Last weekend I was in the Yorkshire Dales visiting Malham with Crosby Rambling Club. I joined the ‘A’ party led by Roger and we started our walk from the village of Airton. We followed the Pennine Way towards Malham walking through some lovely flower meadows.
Just before the village we turned right to pick up the track leading to Janet’s Foss.
Foss in the old Scandinavian word for a waterfall or force. According to legend, Janet or Jenner, Queen of the local fairies, lived in a cave behind the waterfall. The cave was formed by the limestone bedrock being dissolved and eroded by the action of water and then re-deposited on mosses growing at the lip of the waterfall. This has resulted in a fragile tufa screen which reaches down to the plunge pool below. After the recent rain the waterfall looked very impressive.
We joined a minor road close to the path leading to Gordale Scar. A refreshment van was parked by the side of the road and the smell of bacon butties was hard to resist but I managed it. We did not follow the main path leading to the waterfall and the rocky scramble but followed a path to the left which climbed steeply and gave us good views overlooking the scar.
We were now in open country as we headed northwest towards Malham Tarn.
The tarn came into view over to our left but we climbed Great Close Hill to get a better view of the tarn in its surroundings.
At 1226 ft, Malham Tarn is the highest limestone lake in the country.
It was the result of an upthrust of slate which is impervious to water and was further sealed by glacial clays from the moraines of the ice age glacier which scooped it out.There is some interesting flora in the vicinity and a found several species of orchid.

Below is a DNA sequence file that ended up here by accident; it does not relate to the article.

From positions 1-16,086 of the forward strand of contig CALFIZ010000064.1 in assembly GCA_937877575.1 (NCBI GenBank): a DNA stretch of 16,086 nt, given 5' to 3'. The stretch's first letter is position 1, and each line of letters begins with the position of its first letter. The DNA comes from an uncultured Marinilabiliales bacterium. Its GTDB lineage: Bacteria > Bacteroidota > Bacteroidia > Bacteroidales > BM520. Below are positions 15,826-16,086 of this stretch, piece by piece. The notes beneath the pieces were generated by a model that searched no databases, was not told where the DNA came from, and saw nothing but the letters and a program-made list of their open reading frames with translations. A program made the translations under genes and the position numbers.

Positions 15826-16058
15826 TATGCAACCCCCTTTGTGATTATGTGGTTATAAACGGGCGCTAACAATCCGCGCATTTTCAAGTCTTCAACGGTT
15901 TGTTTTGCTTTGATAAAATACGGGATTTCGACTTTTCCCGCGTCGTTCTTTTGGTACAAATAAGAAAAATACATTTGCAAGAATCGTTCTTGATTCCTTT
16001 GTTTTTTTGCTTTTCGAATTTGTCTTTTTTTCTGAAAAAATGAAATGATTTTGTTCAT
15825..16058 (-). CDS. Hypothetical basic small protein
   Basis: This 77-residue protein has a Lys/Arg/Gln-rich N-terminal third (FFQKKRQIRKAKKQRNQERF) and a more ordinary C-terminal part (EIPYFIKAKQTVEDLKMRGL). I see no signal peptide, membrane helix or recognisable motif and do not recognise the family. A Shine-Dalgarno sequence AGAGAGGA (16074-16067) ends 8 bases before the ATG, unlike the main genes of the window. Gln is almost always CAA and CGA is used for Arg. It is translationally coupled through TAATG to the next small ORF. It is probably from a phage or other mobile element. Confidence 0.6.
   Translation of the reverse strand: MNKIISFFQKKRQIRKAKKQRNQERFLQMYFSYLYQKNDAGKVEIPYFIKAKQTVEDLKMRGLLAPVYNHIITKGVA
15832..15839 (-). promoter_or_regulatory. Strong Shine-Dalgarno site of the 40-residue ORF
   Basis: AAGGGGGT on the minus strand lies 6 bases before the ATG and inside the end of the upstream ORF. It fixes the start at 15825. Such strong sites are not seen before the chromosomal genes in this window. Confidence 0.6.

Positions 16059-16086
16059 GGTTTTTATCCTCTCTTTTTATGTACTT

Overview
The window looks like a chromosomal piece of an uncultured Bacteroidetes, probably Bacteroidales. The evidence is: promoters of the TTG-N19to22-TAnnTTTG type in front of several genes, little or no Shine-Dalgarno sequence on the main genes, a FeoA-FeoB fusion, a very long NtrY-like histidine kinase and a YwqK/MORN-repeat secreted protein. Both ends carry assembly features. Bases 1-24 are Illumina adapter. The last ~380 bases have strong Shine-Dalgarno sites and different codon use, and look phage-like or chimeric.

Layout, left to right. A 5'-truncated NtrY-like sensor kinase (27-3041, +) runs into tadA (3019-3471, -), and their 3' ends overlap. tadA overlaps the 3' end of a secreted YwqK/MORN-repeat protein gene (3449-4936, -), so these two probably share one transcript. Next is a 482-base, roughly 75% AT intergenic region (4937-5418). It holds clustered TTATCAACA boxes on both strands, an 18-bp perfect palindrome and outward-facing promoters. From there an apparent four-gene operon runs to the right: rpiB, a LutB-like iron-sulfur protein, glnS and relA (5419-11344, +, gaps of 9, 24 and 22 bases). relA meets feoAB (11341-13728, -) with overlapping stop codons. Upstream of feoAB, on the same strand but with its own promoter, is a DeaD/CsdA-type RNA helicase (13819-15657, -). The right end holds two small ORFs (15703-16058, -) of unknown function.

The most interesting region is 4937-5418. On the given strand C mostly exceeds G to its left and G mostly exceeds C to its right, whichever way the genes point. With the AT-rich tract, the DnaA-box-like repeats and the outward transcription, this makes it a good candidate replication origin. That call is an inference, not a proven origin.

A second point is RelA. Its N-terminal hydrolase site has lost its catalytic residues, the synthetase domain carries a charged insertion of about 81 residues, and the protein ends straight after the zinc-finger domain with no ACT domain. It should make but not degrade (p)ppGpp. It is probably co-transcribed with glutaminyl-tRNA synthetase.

We left the tarn and headed south once again following the Pennine Way.
We were following the outflow of the tarn and reached an area known as Water Sinks where the stream disappears underground.
It would appear logical to assume that this is the stream that emerges at the foot of Malham Cove but this is not the case. The stream reappears south of Malham village.
We followed the line of the stream into Dry Valley which led us to the lip of Malham Cove.
The top of the cove is marvellous and is an excellent example of ‘Lime stone Pavement. The rock is fissured and cracked into clints and grikes and goes right to the edge of the 300 ft drop.
The blocks of rock are the ‘clints’ and the deep vertical fissures are known as ‘grikes’
There were lots of people up there, any of them eager to spot the Peregrine Falcons that were nesting on the cliff face.
We now had to descend the steep steps leading to the foot of the cove. We made a short detour to the foot of the cove where we could see the stream emerging from a slit at the base of the rock.
Thousands of years ago water used to pour over the lip of the cove in a giant waterfall that would have been higher than Niagara Falls. But water had not run over the lip in the past 300 years – that was until 6th December last year during Storm Desmond when surface water once again ran over the edge.
At the foot of the cove the RSPB had set up an information board and telescopes so that people could learn more about the Peregrine Falcon.
I did see one of the falcons flying to its nest but it was far too fast for me to attempt a photo.
All that remained now was to stroll back into Malham where we relaxed in the beer garden of the pub and enjoyed a refreshing pint of Lancashire Bomber. At 4.4% ABV it is a full bodied chestnut coloured ale with an inviting malty aroma and warming aftertaste – superb.
Just over 10 miles of excellent walking.